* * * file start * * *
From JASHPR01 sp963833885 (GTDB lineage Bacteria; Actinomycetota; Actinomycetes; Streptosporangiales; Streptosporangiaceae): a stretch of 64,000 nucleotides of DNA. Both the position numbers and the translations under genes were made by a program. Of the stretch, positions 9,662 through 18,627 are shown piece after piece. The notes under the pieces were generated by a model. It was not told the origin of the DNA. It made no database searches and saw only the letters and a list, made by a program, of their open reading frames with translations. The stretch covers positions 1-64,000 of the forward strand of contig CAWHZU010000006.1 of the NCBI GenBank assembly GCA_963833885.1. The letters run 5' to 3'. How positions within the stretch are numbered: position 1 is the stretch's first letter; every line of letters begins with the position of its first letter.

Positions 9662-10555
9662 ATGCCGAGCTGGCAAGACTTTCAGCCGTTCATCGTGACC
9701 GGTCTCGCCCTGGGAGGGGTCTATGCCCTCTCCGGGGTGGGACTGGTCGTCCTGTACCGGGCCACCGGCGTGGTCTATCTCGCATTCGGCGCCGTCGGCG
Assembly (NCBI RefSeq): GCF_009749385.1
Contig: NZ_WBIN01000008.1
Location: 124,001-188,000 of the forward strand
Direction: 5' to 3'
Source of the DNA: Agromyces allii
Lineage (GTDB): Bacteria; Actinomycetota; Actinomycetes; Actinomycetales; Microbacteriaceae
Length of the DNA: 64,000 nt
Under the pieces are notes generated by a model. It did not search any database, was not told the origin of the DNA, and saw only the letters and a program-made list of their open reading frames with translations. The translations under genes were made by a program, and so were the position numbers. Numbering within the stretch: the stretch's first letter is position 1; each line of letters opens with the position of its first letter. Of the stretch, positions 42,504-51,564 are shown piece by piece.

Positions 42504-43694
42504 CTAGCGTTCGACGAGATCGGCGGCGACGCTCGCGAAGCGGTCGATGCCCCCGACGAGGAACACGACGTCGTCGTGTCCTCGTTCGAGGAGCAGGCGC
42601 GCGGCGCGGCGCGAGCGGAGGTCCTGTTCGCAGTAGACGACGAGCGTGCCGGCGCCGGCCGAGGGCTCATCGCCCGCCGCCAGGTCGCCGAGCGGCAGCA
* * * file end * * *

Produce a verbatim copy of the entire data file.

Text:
From JASHPR01 sp963833885 (GTDB lineage Bacteria; Actinomycetota; Actinomycetes; Streptosporangiales; Streptosporangiaceae): a stretch of 64,000 nucleotides of DNA. Both the position numbers and the translations under genes were made by a program. Of the stretch, positions 9,662 through 18,627 are shown piece after piece. The notes under the pieces were generated by a model. It was not told the origin of the DNA. It made no database searches and saw only the letters and a list, made by a program, of their open reading frames with translations. The stretch covers positions 1-64,000 of the forward strand of contig CAWHZU010000006.1 of the NCBI GenBank assembly GCA_963833885.1. The letters run 5' to 3'. How positions within the stretch are numbered: position 1 is the stretch's first letter; every line of letters begins with the position of its first letter.

Positions 9662-10555
9662 ATGCCGAGCTGGCAAGACTTTCAGCCGTTCATCGTGACC
9701 GGTCTCGCCCTGGGAGGGGTCTATGCCCTCTCCGGGGTGGGACTGGTCGTCCTGTACCGGGCCACCGGCGTGGTCTATCTCGCATTCGGCGCCGTCGGCG
Assembly (NCBI RefSeq): GCF_009749385.1
Contig: NZ_WBIN01000008.1
Location: 124,001-188,000 of the forward strand
Direction: 5' to 3'
Source of the DNA: Agromyces allii
Lineage (GTDB): Bacteria; Actinomycetota; Actinomycetes; Actinomycetales; Microbacteriaceae
Length of the DNA: 64,000 nt
Under the pieces are notes generated by a model. It did not search any database, was not told the origin of the DNA, and saw only the letters and a program-made list of their open reading frames with translations. The translations under genes were made by a program, and so were the position numbers. Numbering within the stretch: the stretch's first letter is position 1; each line of letters opens with the position of its first letter. Of the stretch, positions 42,504-51,564 are shown piece by piece.

Positions 42504-43694
42504 CTAGCGTTCGACGAGATCGGCGGCGACGCTCGCGAAGCGGTCGATGCCCCCGACGAGGAACACGACGTCGTCGTGTCCTCGTTCGAGGAGCAGGCGC
42601 GCGGCGCGGCGCGAGCGGAGGTCCTGTTCGCAGTAGACGACGAGCGTGCCGGCGCCGGCCGAGGGCTCATCGCCCGCCGCCAGGTCGCCGAGCGGCAGCA